Cardiovascular Well-being

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The cardiovascular system, also called the circulatory system, is composed primarily of the heart and its blood vessels – arteries and veins.

The arteries are blood vessels that carry oxygenated (purified, oxygen-rich blood) and nutrients to the various organs, tissues and cells in the body.

Veins typically carry back deoxygenated blood, toxins and other waste products away from organs and tissues and back to the heart and lungs to be purified and circulated back to the body.

The Cardiovascular System is powered by the most consistent and hard-working organ in the entire body – the heart, which pumps from roughly about 3 to 4 weeks after conception only to stop beating to signal the end of the individual’s life.

The human heart is made up of 4 chambers – 2 atria (or auricles) & 2 ventricles and roughly pumps about 5 litres of blood throughout the adult body in a day.

Poor lifestyle choices (diet, sedentary living) and essential stress, all put an added load on the cardiovascular system.

Stress (physical as well as psychological) adds to the sympathetic nervous stimulation of the heart and blood vessels, leading to elevated heart rate and increased blood pressure (hypertension).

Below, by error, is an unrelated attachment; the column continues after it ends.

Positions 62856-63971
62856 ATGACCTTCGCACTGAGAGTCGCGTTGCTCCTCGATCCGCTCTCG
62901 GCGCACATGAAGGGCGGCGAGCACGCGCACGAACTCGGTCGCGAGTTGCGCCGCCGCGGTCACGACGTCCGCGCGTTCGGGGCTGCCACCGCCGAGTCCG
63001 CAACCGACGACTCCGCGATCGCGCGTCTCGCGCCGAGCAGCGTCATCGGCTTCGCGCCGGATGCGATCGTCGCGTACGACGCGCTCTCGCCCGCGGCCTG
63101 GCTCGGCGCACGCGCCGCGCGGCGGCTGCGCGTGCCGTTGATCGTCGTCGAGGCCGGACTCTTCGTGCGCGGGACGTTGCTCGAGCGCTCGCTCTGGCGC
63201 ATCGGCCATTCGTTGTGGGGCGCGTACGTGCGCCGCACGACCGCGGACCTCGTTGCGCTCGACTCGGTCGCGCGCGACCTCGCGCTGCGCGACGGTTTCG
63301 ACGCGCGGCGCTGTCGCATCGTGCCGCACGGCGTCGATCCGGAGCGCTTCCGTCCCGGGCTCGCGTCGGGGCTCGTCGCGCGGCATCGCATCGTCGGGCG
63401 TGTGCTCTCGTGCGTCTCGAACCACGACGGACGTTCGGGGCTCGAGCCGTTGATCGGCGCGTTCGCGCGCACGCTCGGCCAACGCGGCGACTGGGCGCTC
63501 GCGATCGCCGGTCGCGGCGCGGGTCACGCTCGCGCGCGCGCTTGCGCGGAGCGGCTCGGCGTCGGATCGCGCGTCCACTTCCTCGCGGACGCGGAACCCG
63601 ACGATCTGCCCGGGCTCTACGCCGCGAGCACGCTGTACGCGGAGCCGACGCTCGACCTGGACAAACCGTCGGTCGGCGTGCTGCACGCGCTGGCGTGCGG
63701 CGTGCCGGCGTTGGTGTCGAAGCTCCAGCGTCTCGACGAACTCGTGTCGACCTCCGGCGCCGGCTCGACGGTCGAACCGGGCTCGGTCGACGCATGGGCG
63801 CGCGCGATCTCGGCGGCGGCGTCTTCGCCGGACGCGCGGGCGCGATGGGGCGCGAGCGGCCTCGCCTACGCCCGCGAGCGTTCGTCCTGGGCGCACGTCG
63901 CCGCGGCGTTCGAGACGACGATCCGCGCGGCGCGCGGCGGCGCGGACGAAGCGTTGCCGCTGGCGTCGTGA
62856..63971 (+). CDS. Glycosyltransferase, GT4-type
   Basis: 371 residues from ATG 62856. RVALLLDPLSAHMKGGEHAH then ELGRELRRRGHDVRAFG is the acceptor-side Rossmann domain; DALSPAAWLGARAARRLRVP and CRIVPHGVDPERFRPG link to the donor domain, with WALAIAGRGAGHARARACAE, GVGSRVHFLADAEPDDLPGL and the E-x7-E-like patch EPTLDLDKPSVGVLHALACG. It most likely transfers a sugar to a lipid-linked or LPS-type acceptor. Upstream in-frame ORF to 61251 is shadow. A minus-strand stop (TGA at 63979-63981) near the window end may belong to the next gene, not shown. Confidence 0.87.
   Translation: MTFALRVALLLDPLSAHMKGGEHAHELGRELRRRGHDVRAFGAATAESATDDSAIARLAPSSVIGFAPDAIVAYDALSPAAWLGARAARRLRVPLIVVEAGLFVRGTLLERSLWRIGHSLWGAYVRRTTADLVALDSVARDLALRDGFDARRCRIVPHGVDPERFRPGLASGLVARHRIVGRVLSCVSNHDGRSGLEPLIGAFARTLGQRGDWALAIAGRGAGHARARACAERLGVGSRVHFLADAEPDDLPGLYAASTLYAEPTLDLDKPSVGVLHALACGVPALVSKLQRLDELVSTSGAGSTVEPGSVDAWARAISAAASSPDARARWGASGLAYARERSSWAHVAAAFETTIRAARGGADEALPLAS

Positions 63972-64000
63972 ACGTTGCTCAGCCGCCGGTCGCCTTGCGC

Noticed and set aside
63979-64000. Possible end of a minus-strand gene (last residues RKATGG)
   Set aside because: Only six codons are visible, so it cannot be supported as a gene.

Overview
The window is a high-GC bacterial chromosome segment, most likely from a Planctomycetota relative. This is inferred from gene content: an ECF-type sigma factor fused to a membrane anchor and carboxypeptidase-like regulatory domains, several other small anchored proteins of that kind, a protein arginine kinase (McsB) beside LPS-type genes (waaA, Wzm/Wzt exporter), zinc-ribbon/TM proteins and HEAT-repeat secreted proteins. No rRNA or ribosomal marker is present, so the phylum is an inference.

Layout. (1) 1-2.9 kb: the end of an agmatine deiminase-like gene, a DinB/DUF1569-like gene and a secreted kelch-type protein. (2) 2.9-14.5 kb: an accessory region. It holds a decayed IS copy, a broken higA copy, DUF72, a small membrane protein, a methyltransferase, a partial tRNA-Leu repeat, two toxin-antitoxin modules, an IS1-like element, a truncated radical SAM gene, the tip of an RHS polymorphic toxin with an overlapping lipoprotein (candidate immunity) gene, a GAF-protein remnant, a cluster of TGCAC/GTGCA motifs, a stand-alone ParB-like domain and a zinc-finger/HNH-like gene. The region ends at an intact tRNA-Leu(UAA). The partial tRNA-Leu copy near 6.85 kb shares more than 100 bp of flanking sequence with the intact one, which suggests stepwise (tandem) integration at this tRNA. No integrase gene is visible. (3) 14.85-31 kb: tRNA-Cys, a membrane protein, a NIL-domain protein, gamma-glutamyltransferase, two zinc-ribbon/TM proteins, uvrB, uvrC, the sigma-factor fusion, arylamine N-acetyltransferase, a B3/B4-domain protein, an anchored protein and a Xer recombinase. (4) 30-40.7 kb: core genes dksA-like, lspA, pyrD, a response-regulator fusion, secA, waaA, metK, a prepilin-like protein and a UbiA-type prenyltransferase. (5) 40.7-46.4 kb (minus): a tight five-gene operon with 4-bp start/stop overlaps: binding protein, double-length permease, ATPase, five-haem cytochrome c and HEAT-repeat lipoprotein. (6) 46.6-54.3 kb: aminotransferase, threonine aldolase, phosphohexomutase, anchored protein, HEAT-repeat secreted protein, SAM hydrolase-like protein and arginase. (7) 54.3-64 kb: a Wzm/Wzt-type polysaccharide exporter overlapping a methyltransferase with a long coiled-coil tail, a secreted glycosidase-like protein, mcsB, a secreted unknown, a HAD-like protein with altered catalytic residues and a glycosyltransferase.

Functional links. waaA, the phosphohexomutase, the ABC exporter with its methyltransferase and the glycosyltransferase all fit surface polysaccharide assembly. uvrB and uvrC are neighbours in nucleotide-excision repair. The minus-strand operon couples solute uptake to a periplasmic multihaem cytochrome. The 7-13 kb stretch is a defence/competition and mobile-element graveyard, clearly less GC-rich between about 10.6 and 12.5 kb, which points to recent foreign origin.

Exercise has been shown to reduce the stress response in individuals and is the number one recommendation for individuals with blood pressure fluctuation and other cardiovascular diseases.

Yoga, in particular, is a very highly recommended practice to induce parasympathetic calming of an agitated cardiovascular system.

Yogic practices help to bring a balance to the systemic circulatory processes as well as induce a stress-relieving and calming response leaving practitioners more composed immediately after practice.

Research at Erasmus University Medical Center in Rotterdam & Harvard School of Public Health in Boston found that yoga is linked to the reduced risk factors for heart disease, including lower Body Mass Index (BMI), lower Blood Pressure (BP) and reduced heart rate.

A 2013 study by the University of California, San Diego, indicated that restorative yoga may not only help with weight loss, but also lower cortisol levels – a key stress hormone.

Asanas: Surya Namaskar, Chest opening poses – Eka pada rajkapota, Natarajasana, Downward Facing Dog

To lower blood pressure: Viparita Karani, Shavasana

Pranayama: Kapalabhati, Bhastrika, Anulom Vilom, Bramari pranayama

Note: Always consult your primary healthcare provider before starting a fitness practice, especially if you have high blood pressure. In case of high blood pressure, avoid getting your head lower than the heart level / inversions – increasing the blood flow to the head. Practice just one or two gentle rounds of pranayama in case of blood pressure issues & fluctuation.

Main focus: Optimising blood circulation.

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The principles laid out in Patanjali’s yoga sutras dating back to 500 B.C. are still very relevant today, even in our modern information world. Yoga has evolved a lot from the days of Patanjali; it has taken different forms to meet the varying needs of practitioners all along its journey. Yoga continues to accept all changes, like the ocean accepts the river, absorbs, assimilates and grows. (A distinctive feature of sanaatan dharma of India)

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